I may have connected with the story a bit more than I normally would have because of some of the drugs she had to take being the same ones I have also been on and off and on again over the last three years. His descriptions of her levels of pain and the side effects were spot on—things I have never been able to express to friends and family. The rage. The moonface. The depression. The joint pain that you lie about and say is a 6 when really it’s closer to a 12 on a scale from one to ten. The hair that embarrassingly covers your entire body, including your cheeks and chin. The clumps that fall from your head.

And the one that rang out in my mind recently and wouldn’t leave—the rash. A few days ago, it broke out across my chest and collarbones and felt like thousands of tiny bonfires raging under my skin. At first I thought allergies, but my brain said, Pay more attention! Remember, woman! And I did. I remembered Hall’s description of Kenyon’s cyclosporine rashes and how they’d have to rush her to the emergency room, so I called my doctor. His words were, “Stop taking it IMMEDIATELY.” Those are scary words to hear about a drug that is keeping me in remission.

What if there is already too much in my system? What if I called too late? What if stopping now isn’t soon enough? What if stopping now makes me relapse?

I can’t go through all this again.

I can. And I will if that’s what comes. Every time I feel like we’re getting a leg up on this syndrome, another hurdle is thrown on the track and the reasons to keep me jumping are already dwindling—dark. And I’m exhausted—dog-tired.

So I’m going to focus on the fact that poetry got me through this day a year ago and it helped save me today. Instead of worrying about what is next, I will work with my words and lines and keep leaping.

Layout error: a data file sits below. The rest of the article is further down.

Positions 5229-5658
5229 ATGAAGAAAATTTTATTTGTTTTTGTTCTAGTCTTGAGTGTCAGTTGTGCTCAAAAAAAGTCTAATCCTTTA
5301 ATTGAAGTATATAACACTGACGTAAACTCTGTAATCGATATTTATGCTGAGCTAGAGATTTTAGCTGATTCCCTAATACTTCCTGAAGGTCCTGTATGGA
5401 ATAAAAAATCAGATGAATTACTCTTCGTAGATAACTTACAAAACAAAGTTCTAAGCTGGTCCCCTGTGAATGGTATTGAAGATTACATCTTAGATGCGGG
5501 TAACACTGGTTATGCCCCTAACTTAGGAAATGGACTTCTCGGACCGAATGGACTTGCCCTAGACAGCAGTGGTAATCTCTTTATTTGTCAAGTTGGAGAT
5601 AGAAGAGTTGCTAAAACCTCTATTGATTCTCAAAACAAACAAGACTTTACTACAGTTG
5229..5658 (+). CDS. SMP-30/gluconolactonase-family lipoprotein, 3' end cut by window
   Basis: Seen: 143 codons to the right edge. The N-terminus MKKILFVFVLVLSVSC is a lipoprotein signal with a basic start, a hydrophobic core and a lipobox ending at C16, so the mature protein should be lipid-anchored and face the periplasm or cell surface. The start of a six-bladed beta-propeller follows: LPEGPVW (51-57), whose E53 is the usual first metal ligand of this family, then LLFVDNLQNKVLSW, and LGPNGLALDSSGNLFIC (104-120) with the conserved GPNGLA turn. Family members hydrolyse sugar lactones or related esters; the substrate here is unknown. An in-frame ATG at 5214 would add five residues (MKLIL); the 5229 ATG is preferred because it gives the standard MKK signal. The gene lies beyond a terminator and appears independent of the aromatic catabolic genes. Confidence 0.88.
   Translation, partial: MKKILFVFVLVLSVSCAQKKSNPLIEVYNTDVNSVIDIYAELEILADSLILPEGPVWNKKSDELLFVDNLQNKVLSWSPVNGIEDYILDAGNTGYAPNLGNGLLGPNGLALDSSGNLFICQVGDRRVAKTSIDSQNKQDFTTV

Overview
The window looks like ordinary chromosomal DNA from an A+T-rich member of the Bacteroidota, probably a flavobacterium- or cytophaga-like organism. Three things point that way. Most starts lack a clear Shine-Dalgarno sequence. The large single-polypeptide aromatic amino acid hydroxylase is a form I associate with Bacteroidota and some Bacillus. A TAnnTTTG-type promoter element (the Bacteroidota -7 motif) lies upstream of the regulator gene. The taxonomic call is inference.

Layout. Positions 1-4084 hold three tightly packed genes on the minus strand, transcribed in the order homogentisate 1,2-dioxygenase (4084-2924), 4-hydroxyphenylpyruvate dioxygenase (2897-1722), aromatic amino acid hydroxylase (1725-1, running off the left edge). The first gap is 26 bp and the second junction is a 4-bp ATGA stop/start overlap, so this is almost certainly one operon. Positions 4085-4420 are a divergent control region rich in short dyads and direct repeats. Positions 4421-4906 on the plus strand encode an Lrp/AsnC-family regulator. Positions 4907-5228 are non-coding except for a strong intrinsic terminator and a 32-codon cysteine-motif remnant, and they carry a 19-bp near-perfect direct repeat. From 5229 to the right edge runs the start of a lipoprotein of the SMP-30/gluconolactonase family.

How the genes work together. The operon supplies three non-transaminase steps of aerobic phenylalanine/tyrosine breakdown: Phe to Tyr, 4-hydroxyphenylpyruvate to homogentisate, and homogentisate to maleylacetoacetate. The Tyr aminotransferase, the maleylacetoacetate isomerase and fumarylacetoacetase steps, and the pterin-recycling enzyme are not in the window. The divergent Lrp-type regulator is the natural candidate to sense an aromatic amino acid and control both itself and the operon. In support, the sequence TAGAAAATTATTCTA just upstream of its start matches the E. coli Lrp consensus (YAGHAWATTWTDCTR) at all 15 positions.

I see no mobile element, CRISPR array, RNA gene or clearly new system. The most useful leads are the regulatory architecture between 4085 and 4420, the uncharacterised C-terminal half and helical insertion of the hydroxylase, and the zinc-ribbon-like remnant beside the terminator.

Wordless Wednesday (almost): It’s not Just a Smile

2016 has bent the universe over and is taking us all on a rough ride. I decided with all the crud going on, when small moments of good happen, I will blow them up into much bigger deals than they really are to make up for all the bad.

So…

My doctor smiled today. Doesn’t sound like much, eh? Well, this is my notoriously emotionless (which is why I have a crush on him) kidney specialist who for three years has been straight forward about what was going on, how we would treat it, and was pleased, in his quiet way, the times the treatments worked. Seriously, though, his emotional control is goal worthy for me. But today? Today, he let go. I guess he was so pleased with my most recent lab results, he couldn’t keep his usual slightly caring but mostly blank face straight. He exclaimed that my labs were good, not just good, excellent. They are not just normal, like a person without any medical conditions at all, but even better than average.

And that is all awesome news, but he smiled and he kept smiling until we left the room heading our separate ways. So I’ll take it. I’ll take that moment and make it into something much bigger than a good report and a grin from doc. I’m going to let it erase some of the recent bad stuff and also let it carry me into the unknown days ahead.

The picture for today is of zinnias from my garden. Because smiles.

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A Conversation with the Neighbor